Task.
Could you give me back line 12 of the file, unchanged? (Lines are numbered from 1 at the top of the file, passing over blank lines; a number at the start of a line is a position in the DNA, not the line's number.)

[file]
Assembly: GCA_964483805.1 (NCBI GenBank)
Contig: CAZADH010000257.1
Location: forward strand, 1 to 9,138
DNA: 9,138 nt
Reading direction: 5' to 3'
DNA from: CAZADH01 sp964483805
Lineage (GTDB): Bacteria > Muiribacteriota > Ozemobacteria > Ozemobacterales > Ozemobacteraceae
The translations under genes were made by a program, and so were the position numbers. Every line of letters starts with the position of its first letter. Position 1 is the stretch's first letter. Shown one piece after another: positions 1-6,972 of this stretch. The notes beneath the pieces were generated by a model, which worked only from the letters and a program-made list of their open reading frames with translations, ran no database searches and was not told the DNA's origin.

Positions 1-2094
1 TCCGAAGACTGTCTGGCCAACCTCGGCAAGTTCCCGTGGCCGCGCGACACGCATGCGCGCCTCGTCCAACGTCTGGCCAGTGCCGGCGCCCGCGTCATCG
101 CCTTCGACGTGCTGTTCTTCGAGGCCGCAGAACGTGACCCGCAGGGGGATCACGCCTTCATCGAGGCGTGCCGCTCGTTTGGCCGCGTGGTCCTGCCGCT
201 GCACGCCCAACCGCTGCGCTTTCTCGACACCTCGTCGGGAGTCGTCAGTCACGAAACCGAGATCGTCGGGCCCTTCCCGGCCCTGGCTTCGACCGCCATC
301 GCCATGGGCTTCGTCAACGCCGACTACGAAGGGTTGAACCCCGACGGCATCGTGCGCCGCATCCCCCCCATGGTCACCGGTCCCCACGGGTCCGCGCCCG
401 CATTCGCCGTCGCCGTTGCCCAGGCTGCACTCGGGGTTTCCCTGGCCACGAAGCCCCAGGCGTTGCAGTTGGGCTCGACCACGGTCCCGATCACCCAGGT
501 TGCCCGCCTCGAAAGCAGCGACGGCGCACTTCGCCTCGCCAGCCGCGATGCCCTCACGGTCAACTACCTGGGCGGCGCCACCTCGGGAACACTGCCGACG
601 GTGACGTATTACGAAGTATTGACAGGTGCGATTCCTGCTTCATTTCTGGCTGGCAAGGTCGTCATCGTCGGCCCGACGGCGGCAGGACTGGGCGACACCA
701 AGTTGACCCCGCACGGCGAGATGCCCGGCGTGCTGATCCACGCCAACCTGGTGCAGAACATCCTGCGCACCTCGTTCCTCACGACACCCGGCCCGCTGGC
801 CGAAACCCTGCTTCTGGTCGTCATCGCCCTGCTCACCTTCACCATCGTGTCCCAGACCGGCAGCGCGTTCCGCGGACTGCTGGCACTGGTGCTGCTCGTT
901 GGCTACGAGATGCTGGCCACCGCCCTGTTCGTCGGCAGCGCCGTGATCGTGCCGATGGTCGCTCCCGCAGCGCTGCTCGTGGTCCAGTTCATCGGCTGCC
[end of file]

201 GCACGCCCAACCGCTGCGCTTTCTCGACACCTCGTCGGGAGTCGTCAGTCACGAAACCGAGATCGTCGGGCCCTTCCCGGCCCTGGCTTCGACCGCCATC